The following is the latest installment of Mayor Jim Boroff's monthly updates on city issues.
At the last regular City Council meeting, the members passed their version of the 2011 budget, which reflected about $72,500 in cuts from the balanced budget I proposed. This was done to offset their desired rollback in the use of sewer administration funding.
It needs to be made abundantly clear that the administration's proposed budget and the Council-passed budget are, indeed, balanced - but each is balanced on the backs of our non-represented employees who soon will be entering their third year of a seven-percent cut in pay and hours. To date, this pay reduction savings is calculated to be in the range of $200,000 to $210,000.
During the past three years, the administration has cut expenses, renegotiated contracts and undertaken other cost-cutting measures that total some $980,000 in savings to the general, sewer and capital improvement funds. We also have maintained a high level of services while sustaining a workforce that is 18 fewer full-time equivalent employees since 2002 authorized strength. This amounts to a reduction of more than 13 percent of our workforce. Now we will truly be working at bare bones.
These are the cuts that Council included in its version of the budget:
Overtime appropriations in the finance office will be reduced by $1,000. It needs to be said that the employees in that office already are scrambling to do 100 percent of their work in 93 percent of their time. This further hampers their efforts to get their work done on time -especially in the Income Tax Department.
Council will be reducing contract compensation to the Seneca Economic and Industrial Development Corp. by a total of $5,000.
The receptionist position in the engineer's office will be eliminated. This means during business hours, that office sometimes will be closed if all of our other personnel are out in the field conducting inspections and doing other work.
Council's budget reflects charging Columbian and Calvert High School for ambulance service at football games. This will result in a savings of about $2,500. Needless to say, the schools will have to find other resources to cover this change.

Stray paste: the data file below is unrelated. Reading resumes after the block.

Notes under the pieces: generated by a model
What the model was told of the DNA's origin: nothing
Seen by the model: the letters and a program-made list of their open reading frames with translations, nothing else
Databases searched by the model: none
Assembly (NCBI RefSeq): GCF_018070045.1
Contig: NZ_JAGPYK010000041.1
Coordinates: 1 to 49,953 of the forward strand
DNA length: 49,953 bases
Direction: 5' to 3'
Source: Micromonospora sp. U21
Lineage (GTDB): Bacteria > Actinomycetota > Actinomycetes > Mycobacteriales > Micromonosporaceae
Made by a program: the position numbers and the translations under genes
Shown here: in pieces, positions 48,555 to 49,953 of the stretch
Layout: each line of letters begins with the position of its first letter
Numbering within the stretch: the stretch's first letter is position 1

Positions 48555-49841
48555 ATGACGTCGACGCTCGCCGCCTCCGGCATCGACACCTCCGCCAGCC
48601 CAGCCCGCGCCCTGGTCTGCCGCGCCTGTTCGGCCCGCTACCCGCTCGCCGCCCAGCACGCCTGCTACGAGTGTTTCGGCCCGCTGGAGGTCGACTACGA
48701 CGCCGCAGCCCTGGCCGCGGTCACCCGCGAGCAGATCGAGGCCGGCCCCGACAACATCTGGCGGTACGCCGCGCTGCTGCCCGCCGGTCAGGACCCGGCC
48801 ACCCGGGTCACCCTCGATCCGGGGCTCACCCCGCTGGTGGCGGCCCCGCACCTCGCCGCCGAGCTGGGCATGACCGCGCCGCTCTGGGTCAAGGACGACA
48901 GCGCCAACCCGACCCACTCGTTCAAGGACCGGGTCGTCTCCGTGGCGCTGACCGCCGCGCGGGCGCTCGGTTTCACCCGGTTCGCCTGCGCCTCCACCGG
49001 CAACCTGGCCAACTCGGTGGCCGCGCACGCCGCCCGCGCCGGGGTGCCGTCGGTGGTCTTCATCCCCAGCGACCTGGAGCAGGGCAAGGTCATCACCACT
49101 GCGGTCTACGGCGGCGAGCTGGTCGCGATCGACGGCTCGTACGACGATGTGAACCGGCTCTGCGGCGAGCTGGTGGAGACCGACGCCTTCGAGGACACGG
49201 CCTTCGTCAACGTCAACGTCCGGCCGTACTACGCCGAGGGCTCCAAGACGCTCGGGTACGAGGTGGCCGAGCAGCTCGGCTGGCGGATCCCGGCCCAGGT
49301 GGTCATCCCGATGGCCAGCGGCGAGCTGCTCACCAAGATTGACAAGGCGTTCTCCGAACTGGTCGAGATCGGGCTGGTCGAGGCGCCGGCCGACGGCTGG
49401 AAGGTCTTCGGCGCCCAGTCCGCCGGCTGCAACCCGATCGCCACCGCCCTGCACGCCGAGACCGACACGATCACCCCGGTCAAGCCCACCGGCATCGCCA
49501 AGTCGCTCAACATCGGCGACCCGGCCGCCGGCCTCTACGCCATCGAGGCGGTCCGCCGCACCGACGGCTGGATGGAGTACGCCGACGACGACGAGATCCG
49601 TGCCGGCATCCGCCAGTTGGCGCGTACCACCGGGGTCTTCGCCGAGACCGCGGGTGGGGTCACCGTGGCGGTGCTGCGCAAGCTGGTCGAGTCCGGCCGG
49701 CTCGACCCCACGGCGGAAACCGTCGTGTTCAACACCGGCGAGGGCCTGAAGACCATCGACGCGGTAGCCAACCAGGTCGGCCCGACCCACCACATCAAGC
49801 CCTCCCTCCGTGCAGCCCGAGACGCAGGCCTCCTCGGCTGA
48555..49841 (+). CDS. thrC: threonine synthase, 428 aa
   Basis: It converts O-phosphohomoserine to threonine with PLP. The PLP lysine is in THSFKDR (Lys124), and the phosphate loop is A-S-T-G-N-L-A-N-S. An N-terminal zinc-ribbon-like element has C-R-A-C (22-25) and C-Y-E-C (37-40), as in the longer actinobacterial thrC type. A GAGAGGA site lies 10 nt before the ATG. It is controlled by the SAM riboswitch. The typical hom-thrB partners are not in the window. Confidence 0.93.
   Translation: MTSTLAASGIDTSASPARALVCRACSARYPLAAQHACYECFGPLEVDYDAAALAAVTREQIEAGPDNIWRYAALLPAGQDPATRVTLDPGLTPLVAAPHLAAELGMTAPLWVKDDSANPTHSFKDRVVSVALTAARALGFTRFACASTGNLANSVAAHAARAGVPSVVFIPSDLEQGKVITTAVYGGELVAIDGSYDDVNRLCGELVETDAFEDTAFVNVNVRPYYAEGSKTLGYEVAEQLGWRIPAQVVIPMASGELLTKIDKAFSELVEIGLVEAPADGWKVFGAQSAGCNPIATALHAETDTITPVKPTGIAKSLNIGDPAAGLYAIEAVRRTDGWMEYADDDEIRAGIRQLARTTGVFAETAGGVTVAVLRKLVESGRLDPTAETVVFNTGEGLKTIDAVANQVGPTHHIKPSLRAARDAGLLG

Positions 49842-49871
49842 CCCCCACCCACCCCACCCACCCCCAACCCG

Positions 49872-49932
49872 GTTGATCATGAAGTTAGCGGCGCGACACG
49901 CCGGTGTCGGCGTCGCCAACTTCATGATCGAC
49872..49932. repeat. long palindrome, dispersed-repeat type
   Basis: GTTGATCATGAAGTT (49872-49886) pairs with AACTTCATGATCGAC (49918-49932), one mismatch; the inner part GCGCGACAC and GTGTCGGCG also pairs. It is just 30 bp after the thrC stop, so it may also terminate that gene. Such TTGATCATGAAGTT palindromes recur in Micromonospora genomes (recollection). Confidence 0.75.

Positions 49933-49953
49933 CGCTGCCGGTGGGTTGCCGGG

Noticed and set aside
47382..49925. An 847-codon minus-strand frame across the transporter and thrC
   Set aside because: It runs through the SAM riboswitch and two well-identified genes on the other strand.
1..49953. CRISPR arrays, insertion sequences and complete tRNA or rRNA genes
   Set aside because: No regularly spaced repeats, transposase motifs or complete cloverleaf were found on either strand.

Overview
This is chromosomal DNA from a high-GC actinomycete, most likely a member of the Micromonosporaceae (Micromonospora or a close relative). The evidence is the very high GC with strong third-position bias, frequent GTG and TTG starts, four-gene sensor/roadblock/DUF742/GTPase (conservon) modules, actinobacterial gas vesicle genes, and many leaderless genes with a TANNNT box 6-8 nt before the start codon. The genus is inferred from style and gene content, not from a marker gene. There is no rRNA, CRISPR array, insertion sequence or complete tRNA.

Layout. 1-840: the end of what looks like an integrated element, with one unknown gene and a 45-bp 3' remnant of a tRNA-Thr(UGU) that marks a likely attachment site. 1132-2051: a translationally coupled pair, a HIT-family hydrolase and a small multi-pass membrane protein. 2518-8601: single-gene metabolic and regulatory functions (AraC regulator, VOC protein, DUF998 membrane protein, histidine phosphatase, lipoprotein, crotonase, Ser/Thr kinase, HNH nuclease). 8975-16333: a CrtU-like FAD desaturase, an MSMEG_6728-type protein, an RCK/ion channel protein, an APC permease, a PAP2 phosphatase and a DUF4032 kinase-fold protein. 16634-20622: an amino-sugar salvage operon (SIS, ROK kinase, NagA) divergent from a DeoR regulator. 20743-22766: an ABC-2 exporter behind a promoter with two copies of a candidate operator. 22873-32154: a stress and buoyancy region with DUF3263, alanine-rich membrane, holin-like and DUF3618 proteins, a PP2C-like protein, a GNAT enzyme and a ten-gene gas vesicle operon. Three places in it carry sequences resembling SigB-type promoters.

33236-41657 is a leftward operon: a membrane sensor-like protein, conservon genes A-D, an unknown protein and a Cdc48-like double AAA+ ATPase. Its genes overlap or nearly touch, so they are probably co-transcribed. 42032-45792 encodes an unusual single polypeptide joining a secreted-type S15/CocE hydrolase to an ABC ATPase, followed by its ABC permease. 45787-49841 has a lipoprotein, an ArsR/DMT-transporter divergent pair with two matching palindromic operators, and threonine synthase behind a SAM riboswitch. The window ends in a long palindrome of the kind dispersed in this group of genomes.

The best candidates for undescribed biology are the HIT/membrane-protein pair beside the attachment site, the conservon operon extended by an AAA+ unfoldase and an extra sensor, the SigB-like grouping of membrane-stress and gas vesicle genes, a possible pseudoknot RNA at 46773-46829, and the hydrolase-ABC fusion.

We will see the elimination of the Commission on Accreditation for Law Enforcement Agencies Inc. certification for our police department by reducing its budget line by $5,000. The effects of this will not be immediately apparent because the quality and training of our officers still will be of the highest standards. However, in discussing this issue with representatives of the local universities and school system, they believe this certification has real meaning. I am told parents see this as a great plus when determining where to send their children to college.
The CALEA certification also carries other weight when officers testify in court and it also reduces the city's liability insurance.
Funding for the field service officer will cease after Brian Feasel's retirement from that position at the end of March. As happened in 2004 when the city laid off the field service officer, parking issues will increase in the downtown area and dog and wild animal control will almost cease to exist. The field service officer handles hundreds of animal-control complaints - especially in the late spring and summer months. Our police officers will not be able to respond to every call nor are they trained to use trapping equipment and/or tranquilizer guns.